Syphilitic ulcer: the ulcer is punched out with sinking floor. Serological tests for syphilis are positive.

Leprosy: can be easily diagnosed due to neurological manifestations and its late manifestations that are diagnostic.

Leishmania ulcer: the course of the ulcer is very chronic in an endemic area and the organism can be isolated from the lesion.

Varicose ulcer: irregular and shallow, the edges are covered by thin, blue line of growing epithelium, while the base consists of pink, granulation tissue and located on the lower part of the shin which shows also dilated veins.

Mycotic ulcer: superficial, nodulo ulcerative and the causative fungi can be easily isolated from the lesion.

Frambesia ulcer: occurs in endemic areas, has rapid course and Treponema pertenue can be detected.


  • Preventive measures are very important against insect bites and other predisposing factors.

  • Systemic and topical antibiotic.

  • Treatment of the causative organism.


(Carrion‘s Disease)

This is an infectious constitutional disease caused by Bartonella bacilliforms that may affect young ages and infants where a long lasting immunity develops . The disease is endemic in certain valleys in central part of south America occurring mainly in the rainy season. The sand fly vectors are the Phlebotomus noguchi and P. verrucarum which transmit the disease.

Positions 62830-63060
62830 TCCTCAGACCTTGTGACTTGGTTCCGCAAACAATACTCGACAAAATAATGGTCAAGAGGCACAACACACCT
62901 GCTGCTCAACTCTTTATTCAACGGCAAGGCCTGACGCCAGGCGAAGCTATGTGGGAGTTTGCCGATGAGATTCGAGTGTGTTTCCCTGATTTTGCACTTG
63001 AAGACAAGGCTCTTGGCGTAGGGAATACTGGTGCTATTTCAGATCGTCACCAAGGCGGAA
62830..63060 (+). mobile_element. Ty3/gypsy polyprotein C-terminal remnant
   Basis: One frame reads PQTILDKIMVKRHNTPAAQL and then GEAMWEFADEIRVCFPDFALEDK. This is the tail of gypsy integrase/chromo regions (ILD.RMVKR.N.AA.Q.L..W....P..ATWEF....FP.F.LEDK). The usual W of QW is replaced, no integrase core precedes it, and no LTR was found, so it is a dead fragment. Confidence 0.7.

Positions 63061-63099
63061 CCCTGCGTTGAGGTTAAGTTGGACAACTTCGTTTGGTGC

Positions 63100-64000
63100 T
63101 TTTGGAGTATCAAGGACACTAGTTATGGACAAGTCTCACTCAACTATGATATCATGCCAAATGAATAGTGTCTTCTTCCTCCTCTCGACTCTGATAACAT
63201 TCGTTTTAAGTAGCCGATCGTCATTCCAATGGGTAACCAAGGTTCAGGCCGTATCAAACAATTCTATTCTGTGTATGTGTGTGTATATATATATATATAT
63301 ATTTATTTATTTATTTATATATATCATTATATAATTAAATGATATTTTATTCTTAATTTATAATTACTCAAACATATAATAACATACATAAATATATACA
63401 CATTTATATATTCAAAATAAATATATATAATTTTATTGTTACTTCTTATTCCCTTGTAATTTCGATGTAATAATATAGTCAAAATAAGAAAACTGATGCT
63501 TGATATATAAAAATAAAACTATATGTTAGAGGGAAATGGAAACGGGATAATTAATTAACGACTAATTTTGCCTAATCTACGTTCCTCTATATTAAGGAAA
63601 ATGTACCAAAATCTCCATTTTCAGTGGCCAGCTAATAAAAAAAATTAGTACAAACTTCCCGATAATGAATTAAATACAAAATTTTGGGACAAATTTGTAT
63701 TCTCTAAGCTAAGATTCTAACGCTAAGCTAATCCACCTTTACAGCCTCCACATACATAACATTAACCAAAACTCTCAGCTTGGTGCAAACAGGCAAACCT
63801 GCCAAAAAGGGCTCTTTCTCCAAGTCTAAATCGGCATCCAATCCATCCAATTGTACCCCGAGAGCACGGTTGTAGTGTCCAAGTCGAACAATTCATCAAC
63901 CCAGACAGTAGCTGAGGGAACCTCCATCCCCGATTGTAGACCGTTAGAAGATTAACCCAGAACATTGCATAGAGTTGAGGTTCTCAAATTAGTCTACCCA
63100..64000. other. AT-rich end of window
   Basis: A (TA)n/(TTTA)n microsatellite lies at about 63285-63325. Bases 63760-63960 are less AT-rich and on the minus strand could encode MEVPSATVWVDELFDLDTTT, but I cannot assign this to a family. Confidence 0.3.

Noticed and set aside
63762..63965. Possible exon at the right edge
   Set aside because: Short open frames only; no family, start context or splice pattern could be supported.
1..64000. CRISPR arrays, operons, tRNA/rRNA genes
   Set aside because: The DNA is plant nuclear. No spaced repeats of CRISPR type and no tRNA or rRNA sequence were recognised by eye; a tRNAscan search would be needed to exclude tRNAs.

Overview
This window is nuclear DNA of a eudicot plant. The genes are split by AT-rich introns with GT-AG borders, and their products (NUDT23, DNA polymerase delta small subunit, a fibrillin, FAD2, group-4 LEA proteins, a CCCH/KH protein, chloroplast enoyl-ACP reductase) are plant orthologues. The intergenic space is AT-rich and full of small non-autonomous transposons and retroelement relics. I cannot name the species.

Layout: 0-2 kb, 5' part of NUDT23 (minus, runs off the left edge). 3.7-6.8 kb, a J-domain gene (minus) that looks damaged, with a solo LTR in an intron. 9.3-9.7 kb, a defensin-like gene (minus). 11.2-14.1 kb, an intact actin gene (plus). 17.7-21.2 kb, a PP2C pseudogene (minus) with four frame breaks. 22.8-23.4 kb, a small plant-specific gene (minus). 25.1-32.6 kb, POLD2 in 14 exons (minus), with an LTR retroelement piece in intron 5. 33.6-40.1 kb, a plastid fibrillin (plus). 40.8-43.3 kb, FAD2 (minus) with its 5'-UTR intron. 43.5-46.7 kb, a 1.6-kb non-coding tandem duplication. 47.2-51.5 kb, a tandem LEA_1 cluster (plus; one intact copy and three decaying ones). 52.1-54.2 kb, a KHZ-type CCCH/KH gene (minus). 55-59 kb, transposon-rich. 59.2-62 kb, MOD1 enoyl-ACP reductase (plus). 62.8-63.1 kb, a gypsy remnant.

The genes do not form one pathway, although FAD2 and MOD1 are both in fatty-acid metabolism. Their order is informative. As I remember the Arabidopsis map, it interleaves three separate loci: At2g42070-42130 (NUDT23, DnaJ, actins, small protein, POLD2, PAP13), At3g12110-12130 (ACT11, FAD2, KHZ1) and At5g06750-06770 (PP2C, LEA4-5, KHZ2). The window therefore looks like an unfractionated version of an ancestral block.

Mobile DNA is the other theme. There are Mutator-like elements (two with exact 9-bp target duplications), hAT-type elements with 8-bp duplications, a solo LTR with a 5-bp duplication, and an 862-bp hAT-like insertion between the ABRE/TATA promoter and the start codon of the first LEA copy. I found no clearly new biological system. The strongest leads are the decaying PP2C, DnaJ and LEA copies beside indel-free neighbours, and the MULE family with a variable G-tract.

The clinical manifestations present in two forms :

  1. Mild form is accompanied by characteristic skin manifestations.

  • General Manifestations: vague Prodromal symptoms manifest with simple anemia.

  • Skin manifestations:

    The skin rash has symmetrical distribution , which is of two types :

    The miliary type: which is in the form of pinhead to pea size, cherry red, hard discrete, sessile or pseudo pedunculated lesions, appearing on the face and extremities.

    The nodular type: Deep nodules begin in the subcutaneous tissue over the elbows and subcutaneous tissue.

    The more profuse the eruption the better is the prognosis .

  1. The severe type (Oroya): The only skin manifestations are mild skin lesion due to insect bite at the site of inoculation .

    This type is acute followed by a chronic course presenting with verrucous skin lesions.

Systemic manifestations:

  • Fever and malaise .

  • Anemia, which may be severe .

  • Leukopenia .

  • Later cherry red , hard multiple verrucous lesions develop one to two months after recovery from the febrile stage .


1. Prophylaxis  2. Penicillin

 3. Systemic corticosteroids.



  1. Adriaans B, Hay RJ, Drasar B et al. The infectious aetiology of tropical ulcer - a study of the role of anaerobic bacteria. Br J Dermatol 1987; 1616: 31-7.

  2. Robinson DC, Adriaans B, Hay RJ et al. The epidemiology and clinical features of tropical ulcer. Int J Dermatol 1988; 27: 49-53.

  3. J Clin Microbiol 1990; 28: 1600-7 .

  4. Wilkinson M, Agett P, Cole TJ. Zinc and acute tropical ulcers in Gambian children and adolescents. Am J Clin Nutr 1985; 41: 43-51.